The International Risk-Sharing Puzzle is at Business-Cycle and Lower Frequency

34 Pages Posted: 23 Feb 2012

See all articles by Giancarlo Corsetti

Giancarlo Corsetti

University of Cambridge; University of Rome III - Department of Economics; Centre for Economic Policy Research (CEPR)

Luca Dedola

Bank of Italy; European Central Bank (ECB)

Francesca Viani

Banco de España

Multiple version iconThere are 2 versions of this paper

Date Written: February 23, 2012

Abstract

We decompose the correlation between relative consumption and the real exchange rate into its dynamic components at different frequencies. Using multivariate spectral analysis techniques we show that, at odds with a high degree of risk-sharing, in most OECD countries the dynamic correlation tends to be quite negative, and significantly so, at frequencies lower than two years - the appropriate frequencies for assessing the performance of international business cycle models. Theoretically, we show that the dynamic correlation over different frequencies predicted by standard open-economy models is the sum of two terms: a term constant across frequencies, which can be negative when uninsurable risk is large; and a term variable across frequencies, which in bond economies is necessarily positive, reflecting the insurance that intertemporal trade provides against forecastable contingencies. Numerical analysis suggests that leading mechanisms proposed by the literature to account for the puzzle are consistent with the evidence across the spectrum.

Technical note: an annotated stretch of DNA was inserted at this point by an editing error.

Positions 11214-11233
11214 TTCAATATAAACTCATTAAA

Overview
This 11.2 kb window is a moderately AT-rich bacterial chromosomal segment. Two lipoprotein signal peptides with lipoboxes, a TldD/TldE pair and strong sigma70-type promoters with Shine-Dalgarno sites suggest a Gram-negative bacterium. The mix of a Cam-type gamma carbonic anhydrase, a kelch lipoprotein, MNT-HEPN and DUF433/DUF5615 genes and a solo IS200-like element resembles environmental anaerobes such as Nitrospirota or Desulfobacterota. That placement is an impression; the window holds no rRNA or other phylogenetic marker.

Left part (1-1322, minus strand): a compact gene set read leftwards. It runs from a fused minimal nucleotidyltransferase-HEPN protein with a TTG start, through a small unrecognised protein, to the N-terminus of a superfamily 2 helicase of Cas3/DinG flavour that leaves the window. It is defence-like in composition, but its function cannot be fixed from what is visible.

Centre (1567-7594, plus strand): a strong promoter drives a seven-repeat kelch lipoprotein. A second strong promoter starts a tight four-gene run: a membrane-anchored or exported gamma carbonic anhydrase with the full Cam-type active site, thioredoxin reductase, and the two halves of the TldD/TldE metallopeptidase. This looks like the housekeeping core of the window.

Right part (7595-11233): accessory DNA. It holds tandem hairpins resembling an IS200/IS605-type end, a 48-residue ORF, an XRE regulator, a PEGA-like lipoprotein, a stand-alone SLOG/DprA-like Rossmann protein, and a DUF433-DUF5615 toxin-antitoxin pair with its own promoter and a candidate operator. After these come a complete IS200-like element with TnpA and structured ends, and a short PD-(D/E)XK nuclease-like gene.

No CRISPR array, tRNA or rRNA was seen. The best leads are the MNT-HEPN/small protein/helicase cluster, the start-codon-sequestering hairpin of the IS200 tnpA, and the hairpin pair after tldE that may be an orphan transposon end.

Keywords: consumption-exchange rate anomaly, incomplete markets, frequency domain analysis

JEL Classification: F41, F42

Suggested Citation

Corsetti, Giancarlo and Dedola, Luca and Viani, Francesca, The International Risk-Sharing Puzzle is at Business-Cycle and Lower Frequency (February 23, 2012). Banco de Espana Working Paper No. 1212, Available at SSRN: https://ssrn.com/abstract=2009795 or http://dx.doi.org/10.2139/ssrn.2009795

Giancarlo Corsetti (Contact Author)

University of Cambridge ( email )

University of Rome III - Department of Economics ( email )

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Luca Dedola

Bank of Italy ( email )

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European Central Bank (ECB) ( email )

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Francesca Viani

Banco de España ( email )

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Spain

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